public class Hotel {

    private String name;
    private String chain;
    private String country;
    private String city;
    private String street;
    private String zipcode;
    private int noOfTotalRooms;
    private int noOfSingleRooms;
    private int noOfDoubleRooms;
    private int noOfTripleRooms;
    private int noOfAvailableSingleRooms;
    private int noOfAvailableDoubleRooms;
    private int noOfAvailableTripleRooms;
    private Double pricePerSingleRoom;
    private Double pricePerDoubleRoom;
    private Double pricePerTripleRoom;

The ‘expected’ constructor (for the DB data)

Now it’s time to write the constructor which generates a Hotel Object based on the hotel information retrieved from the DB. It will take as a parameter the Map<String, Object> which stores the required information. It will extract the information from the map as follows: each Object property will receive a value from the Map (by specifying what is its’ corresponding key), in the ‘get()’ method. For example, if you want to get the hotel name (if the name of the Map parameter passed to the constructor is simply ‘map’), you can use the following code: map.get(“name”).toString().

The constructor which extracts the information from the Map is:

public Hotel(Map<String, Object> map) {
    this.name = map.get("name").toString();
    this.chain = map.get("chain").toString();
    this.country = map.get("country").toString();
    this.city = map.get("city").toString();
    this.street = map.get("street").toString();
    this.zipcode = map.get("zipcode").toString();
    this.noOfTotalRooms = Integer.parseInt(map.get("total_number_of_rooms").toString());
    this.noOfSingleRooms = Integer.parseInt(map.get("number_of_single_rooms").toString());
    this.noOfDoubleRooms = Integer.parseInt(map.get("number_of_double_rooms").toString());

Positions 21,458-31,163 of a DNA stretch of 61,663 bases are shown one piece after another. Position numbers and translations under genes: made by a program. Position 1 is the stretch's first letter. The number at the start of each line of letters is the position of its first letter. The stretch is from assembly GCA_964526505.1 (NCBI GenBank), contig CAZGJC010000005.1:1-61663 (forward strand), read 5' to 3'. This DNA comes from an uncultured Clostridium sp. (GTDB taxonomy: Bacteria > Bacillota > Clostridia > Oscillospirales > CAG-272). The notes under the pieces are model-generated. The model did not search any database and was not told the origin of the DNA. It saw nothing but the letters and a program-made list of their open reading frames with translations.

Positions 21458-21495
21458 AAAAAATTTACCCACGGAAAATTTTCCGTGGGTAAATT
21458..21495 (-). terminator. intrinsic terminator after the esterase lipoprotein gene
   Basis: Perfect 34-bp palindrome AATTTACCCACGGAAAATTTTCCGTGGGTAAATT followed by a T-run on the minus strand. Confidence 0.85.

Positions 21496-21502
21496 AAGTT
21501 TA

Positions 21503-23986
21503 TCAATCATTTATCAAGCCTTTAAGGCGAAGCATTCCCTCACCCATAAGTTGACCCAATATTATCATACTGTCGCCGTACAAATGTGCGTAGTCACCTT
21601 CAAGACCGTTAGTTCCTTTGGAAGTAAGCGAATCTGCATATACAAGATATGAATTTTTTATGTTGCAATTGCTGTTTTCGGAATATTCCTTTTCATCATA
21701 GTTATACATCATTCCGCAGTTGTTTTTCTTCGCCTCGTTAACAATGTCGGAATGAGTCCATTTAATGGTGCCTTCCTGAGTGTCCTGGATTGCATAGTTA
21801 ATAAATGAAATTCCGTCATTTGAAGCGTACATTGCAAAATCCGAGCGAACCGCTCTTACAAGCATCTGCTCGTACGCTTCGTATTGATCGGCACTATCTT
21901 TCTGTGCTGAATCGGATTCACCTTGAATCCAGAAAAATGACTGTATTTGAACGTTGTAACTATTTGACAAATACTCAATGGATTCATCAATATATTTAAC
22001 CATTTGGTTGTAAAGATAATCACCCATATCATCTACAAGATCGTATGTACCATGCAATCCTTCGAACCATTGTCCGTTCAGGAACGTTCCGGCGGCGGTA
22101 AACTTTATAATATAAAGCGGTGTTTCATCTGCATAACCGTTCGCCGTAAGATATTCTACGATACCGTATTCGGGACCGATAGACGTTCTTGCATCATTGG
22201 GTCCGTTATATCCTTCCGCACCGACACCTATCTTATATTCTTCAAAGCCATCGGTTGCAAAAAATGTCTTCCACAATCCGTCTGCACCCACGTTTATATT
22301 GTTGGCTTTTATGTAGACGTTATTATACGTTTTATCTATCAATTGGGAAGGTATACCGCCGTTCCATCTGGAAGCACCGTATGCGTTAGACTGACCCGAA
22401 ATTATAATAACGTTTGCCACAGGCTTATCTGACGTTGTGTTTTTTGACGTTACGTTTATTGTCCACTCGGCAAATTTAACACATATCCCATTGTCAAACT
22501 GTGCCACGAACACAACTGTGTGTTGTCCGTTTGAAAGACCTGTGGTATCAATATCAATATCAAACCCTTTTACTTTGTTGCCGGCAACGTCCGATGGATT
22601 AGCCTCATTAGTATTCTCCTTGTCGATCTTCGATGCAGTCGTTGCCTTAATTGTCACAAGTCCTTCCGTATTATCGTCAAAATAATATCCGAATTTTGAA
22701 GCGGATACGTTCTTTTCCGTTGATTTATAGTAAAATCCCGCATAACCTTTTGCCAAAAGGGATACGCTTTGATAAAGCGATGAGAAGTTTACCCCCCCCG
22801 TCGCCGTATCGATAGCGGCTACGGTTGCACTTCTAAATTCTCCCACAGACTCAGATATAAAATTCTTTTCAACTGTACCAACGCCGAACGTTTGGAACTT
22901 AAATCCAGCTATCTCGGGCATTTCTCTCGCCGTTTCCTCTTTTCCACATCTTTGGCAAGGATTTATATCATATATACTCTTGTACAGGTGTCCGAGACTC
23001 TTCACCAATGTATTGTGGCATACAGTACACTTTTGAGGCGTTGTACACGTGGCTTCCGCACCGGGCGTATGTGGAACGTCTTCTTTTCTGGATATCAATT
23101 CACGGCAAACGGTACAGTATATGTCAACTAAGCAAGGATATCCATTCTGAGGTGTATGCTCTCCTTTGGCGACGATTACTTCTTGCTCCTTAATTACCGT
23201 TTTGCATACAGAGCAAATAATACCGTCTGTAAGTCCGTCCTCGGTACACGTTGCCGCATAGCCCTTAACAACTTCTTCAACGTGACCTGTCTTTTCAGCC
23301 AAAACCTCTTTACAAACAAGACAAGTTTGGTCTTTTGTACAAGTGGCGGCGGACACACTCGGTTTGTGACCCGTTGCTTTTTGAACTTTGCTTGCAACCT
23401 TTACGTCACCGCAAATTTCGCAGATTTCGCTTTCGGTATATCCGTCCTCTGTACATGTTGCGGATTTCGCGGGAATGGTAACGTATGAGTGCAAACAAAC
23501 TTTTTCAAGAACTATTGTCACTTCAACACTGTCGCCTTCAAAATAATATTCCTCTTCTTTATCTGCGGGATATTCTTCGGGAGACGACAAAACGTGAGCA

this.noOfTripleRooms = Integer.parseInt(map.get("number_of_triple_rooms").toString());
    this.noOfAvailableSingleRooms = Integer.parseInt(
    this.noOfAvailableDoubleRooms = Integer.parseInt(
    this.noOfAvailableTripleRooms = Integer.parseInt(
    this.pricePerSingleRoom = Double.parseDouble(map.get("price_single_room").toString());
    this.pricePerDoubleRoom = Double.parseDouble(map.get("price_double_room").toString());
    this.pricePerTripleRoom = Double.parseDouble(map.get("price_triple_room").toString());

If you call this constructor by passing the ‘hotelInfoFromDB’ Map as a parameter to it, the resulting Object will look like:

Hotel{name='Little Hotel', chain='Little Hotels', country='Littlenia', 
city='Littleville', street='Little Street no 1', zipcode='000001', 
noOfTotalRooms=40, noOfSingleRooms=10, noOfDoubleRooms=25, noOfTripleRooms=5, 
noOfAvailableSingleRooms=0, noOfAvailableDoubleRooms=0, noOfAvailableTripleRooms=2,
pricePerSingleRoom=25.0, pricePerDoubleRoom=50.0, pricePerTripleRoom=75.0}

The ‘actual’ constructor (for the API response)

In order to transform the data gathered from the API into the Hotel Object representation, you can write a new constructor in the Hotel class, which takes as parameter a JsonPath. This is basically the response of the API request you make for id 1. Populating each property of the Hotel object happens by extracting the desired values from the JsonPath parameter by specifying the path corresponding to each property, in the JSON. The constructor you need for generating the ‘actual’ Hotel information is:

public Hotel(JsonPath jsonPath) {
    this.name = jsonPath.get("name").toString();
    this.chain = jsonPath.get("chain").toString();
    this.country = jsonPath.get("address.country").toString();
    this.city = jsonPath.get("address.city").toString();
    this.street = jsonPath.get("address.street").toString();
    this.zipcode = jsonPath.get("address.zipcode").toString();
    this.noOfTotalRooms = Integer.parseInt(jsonPath.get("no_of_total_rooms").
    this.noOfSingleRooms = Integer.parseInt(jsonPath.
    this.noOfDoubleRooms = Integer.parseInt(jsonPath.
    this.noOfTripleRooms = Integer.parseInt(jsonPath.
    this.noOfAvailableSingleRooms = Integer.parseInt(jsonPath.
    this.noOfAvailableDoubleRooms = Integer.parseInt(jsonPath.
    this.noOfAvailableTripleRooms = Integer.parseInt(jsonPath.
    this.pricePerSingleRoom = Double.parseDouble(jsonPath.
    this.pricePerDoubleRoom = Double.parseDouble(jsonPath.
    this.pricePerTripleRoom = Double.parseDouble(jsonPath.

If you call this constructor by passing the ‘hotelInfoFromAPI’ JsonPath as a parameter to it, the resulting Object will look like:

Hotel{name='Little Hotel', chain='Little Hotels', country='Littlenia', city='Littleville', 
street='Little Street no 1', zipcode='000001', noOfTotalRooms=40, noOfSingleRooms=10, 
noOfDoubleRooms=25, noOfTripleRooms=5, noOfAvailableSingleRooms=0,